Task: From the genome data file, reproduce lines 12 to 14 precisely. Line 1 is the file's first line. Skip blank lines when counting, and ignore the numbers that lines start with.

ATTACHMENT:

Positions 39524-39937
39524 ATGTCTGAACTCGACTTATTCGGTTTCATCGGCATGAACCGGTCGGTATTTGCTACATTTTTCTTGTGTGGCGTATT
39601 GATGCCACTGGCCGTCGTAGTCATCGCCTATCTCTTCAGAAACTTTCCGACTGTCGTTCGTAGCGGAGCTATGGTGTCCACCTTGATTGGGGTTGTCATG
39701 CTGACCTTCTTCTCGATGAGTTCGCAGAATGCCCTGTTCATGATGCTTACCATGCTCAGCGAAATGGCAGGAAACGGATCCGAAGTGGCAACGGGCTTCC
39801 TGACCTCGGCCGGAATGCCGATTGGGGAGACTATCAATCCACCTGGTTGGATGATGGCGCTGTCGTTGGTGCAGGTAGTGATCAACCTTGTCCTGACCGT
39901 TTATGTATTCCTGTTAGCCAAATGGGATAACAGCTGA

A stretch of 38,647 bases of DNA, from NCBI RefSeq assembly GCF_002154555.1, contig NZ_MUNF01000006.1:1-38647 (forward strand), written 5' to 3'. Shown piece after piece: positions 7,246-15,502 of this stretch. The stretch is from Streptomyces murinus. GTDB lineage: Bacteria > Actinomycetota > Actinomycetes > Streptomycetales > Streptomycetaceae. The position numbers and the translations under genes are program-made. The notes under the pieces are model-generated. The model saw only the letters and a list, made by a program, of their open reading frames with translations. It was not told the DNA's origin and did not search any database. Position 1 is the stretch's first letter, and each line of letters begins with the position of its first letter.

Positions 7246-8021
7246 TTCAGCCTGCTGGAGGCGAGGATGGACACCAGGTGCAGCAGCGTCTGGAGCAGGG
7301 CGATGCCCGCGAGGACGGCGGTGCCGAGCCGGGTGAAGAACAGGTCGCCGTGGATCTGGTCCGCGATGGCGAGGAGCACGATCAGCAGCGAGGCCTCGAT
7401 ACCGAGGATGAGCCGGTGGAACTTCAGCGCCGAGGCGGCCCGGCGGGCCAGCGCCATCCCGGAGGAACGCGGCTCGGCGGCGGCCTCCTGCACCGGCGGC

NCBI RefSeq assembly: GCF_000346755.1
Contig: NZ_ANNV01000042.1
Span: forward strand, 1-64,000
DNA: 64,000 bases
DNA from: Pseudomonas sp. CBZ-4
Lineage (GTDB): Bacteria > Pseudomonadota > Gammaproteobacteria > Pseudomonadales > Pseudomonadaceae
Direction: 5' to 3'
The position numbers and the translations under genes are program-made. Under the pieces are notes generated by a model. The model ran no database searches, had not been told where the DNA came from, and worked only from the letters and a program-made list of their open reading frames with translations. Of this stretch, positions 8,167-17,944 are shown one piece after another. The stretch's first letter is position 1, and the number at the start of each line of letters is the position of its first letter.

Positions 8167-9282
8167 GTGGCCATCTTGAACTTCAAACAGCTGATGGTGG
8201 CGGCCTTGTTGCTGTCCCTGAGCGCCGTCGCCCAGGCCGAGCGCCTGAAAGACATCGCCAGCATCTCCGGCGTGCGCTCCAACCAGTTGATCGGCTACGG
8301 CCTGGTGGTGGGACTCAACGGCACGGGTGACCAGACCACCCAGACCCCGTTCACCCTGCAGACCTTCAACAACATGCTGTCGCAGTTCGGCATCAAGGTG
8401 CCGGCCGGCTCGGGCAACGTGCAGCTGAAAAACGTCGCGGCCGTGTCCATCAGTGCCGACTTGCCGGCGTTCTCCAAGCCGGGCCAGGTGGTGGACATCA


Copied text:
NCBI RefSeq assembly: GCF_000346755.1
Contig: NZ_ANNV01000042.1
Span: forward strand, 1-64,000